Those who accuse Labor of having engaged in “class warfare” in its election campaign are trying to stymie economically responsible taxation reform and to deflect attention from the corrupting influence of big money on our democracy. Continue reading
Australia’s election results are routinely distorted by fake news about the economy. Alan Austin explores what this might mean in seats won and lost. Continue reading
So the ALP lost the election and everyone has a post mortem explanation of what went wrong (eg Ian Macaulay: it’s the economy)or what needs to be the future focus (Albo: It’s jobs, we are here for the workers). Yet the big story should be how voters reflected increasing distrust of the current ‘democratic processes’ because of policy omissions. The low turnout, reported high levels of really undecided voters, and the failure of the accuracy of poll sampling to reflect the results are all indicators that too many voters were not engaged because of not trusting their decisions. Continue reading
The road to Adani. There are more hurdles to overcome, and Gautam Adani might have to put up his own money. Continue reading
Homelessness has increased greatly in Australian capital cities since 2001. Almost two-thirds of people experiencing homelessness are in these cities, with much of the growth associated with severely crowded dwellings and rough sleeping. Continue reading
Under Prime Minister Shinzo Abe, Japan has taken a decidedly authoritarian turn. Continue reading
Stuck in a traffic jam every day on the way to work do you imagine this is the way it is always going to be – only a little worse? If your livelihood is agriculture, like your father and his father before him, you face challenges they did not have to face. Weather patterns are changing, droughts are more frequent and intense and the rains, when they come, are more torrential. Do you imagine this is now your lot and that as your children prepare to inherit the property, their experience will be the Murray Darling Basin 2018/19 on steroids? If you live in one of the mega cities of the world do you imagine that wearing a face mask to mitigate air pollution will be the norm if you dare to venture outside? Continue reading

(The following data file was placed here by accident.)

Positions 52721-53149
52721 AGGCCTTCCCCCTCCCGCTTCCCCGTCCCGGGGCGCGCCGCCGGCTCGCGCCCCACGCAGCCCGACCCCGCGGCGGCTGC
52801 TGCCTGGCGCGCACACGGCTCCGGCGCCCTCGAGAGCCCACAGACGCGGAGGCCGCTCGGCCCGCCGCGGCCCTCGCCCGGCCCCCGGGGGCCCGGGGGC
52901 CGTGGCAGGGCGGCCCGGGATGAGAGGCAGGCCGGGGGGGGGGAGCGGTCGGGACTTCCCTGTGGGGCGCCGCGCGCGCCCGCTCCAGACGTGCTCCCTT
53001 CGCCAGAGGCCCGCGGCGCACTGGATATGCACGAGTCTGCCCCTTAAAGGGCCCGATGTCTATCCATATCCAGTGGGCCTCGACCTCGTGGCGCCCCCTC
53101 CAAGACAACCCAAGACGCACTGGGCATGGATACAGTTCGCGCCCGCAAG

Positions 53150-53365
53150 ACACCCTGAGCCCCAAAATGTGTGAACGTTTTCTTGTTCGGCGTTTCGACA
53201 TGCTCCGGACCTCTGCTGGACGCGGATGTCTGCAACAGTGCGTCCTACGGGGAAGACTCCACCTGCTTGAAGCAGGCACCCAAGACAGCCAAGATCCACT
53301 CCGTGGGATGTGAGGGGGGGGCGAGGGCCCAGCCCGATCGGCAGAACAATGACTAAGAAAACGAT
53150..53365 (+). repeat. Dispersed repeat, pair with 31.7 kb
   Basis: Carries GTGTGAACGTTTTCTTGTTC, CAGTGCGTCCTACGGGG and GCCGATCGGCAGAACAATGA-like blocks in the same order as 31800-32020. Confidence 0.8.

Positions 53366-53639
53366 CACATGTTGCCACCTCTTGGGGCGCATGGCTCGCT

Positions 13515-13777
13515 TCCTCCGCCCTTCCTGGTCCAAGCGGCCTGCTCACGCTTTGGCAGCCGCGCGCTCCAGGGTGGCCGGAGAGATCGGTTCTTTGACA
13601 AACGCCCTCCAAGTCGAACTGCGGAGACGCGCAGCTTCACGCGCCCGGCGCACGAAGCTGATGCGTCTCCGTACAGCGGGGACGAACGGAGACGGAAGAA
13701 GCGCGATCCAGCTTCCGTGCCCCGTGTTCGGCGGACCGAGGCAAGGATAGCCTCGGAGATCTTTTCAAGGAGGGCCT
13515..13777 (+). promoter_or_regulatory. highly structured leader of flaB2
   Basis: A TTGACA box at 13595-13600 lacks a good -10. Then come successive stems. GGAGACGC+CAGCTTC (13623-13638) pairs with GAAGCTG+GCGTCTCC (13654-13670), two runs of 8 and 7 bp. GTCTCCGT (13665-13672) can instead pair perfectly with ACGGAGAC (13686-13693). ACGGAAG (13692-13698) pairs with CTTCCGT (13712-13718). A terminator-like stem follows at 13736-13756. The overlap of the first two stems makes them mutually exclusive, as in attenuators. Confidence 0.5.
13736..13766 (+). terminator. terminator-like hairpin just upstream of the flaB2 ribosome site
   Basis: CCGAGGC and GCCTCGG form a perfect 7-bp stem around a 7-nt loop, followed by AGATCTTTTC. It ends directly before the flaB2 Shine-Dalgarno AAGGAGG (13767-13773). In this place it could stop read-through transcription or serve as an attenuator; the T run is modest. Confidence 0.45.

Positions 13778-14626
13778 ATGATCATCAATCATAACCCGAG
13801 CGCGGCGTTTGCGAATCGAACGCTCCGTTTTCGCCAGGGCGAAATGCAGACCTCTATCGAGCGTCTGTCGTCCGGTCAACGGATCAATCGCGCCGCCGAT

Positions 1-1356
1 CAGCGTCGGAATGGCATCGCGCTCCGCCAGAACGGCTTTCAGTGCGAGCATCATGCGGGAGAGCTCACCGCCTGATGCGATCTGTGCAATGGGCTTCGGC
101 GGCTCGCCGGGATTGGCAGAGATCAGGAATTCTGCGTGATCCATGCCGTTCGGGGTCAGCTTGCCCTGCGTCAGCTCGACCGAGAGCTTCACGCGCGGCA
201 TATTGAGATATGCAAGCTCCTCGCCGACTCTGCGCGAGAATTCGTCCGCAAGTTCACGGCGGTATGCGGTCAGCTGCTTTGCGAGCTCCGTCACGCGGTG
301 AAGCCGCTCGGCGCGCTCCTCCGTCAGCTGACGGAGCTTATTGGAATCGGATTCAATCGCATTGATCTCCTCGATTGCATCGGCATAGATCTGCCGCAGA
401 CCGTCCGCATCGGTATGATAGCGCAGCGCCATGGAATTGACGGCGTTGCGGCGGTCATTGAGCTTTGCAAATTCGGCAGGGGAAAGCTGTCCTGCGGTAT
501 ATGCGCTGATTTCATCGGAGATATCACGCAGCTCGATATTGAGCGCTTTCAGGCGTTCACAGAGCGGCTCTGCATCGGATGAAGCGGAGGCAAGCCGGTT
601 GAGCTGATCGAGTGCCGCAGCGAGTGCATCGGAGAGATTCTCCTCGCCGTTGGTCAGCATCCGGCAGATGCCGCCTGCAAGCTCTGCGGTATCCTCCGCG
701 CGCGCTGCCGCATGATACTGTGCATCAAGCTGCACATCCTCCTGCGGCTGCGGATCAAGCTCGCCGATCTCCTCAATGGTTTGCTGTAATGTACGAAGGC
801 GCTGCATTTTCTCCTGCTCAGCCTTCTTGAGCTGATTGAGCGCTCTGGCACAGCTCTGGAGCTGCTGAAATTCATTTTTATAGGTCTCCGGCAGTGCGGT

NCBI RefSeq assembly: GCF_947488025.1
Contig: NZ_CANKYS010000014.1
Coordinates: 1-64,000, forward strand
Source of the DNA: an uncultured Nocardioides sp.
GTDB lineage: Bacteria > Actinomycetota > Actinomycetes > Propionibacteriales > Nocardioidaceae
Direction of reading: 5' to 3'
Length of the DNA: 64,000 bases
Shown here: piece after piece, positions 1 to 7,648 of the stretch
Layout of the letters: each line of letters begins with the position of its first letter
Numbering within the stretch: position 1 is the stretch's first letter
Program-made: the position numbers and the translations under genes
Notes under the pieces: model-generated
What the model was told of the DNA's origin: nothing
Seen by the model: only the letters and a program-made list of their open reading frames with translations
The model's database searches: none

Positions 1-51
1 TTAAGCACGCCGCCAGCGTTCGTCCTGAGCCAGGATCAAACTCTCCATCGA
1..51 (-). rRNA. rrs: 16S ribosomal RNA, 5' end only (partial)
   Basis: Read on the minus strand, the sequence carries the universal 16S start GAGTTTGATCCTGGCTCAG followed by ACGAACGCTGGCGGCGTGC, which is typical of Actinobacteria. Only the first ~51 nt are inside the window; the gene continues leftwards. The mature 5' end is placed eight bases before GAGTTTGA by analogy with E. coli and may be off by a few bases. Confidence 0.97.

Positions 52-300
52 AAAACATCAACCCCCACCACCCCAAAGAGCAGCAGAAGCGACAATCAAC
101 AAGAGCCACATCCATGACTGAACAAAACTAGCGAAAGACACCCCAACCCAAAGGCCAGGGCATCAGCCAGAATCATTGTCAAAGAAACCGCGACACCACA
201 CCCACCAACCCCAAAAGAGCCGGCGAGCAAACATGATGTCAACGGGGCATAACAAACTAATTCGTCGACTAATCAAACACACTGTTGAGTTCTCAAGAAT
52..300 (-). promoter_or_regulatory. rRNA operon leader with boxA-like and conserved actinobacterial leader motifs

Readers of my generation will recall the horror story told to the US Congressional Human Rights Caucus on 10 October 1990 by a 15-year old Kuwaiti girl. ‘Nayirah’ claimed to have witnessed invading Iraqi troops storming a Kuwaiti hospital, ripping 15 babies out of incubators and leaving them to die on the cold floor. On 19 December 1990, an 84-page report by Amnesty International concluded: ‘300 premature babies were reported to have died after Iraqi soldiers removed them from incubators, which were then looted’. The Amnesty story and Nayirah’s testimony were widely circulated around the world and used as a powerful mobilising tool by the George H. Bush administration to drum up public and Congressional support for a resolution to grant the president authorization to use force in Kuwait.
A year ago, discussion of climate change as an existential threat, and the corresponding need for emergency action, was anathema to those leading debate on climate policy in the political, corporate and NGO incumbencies globally. Incremental change remained the order of the day. But even that was too much for Australia, where political denial of climate change remained dominant. Continue reading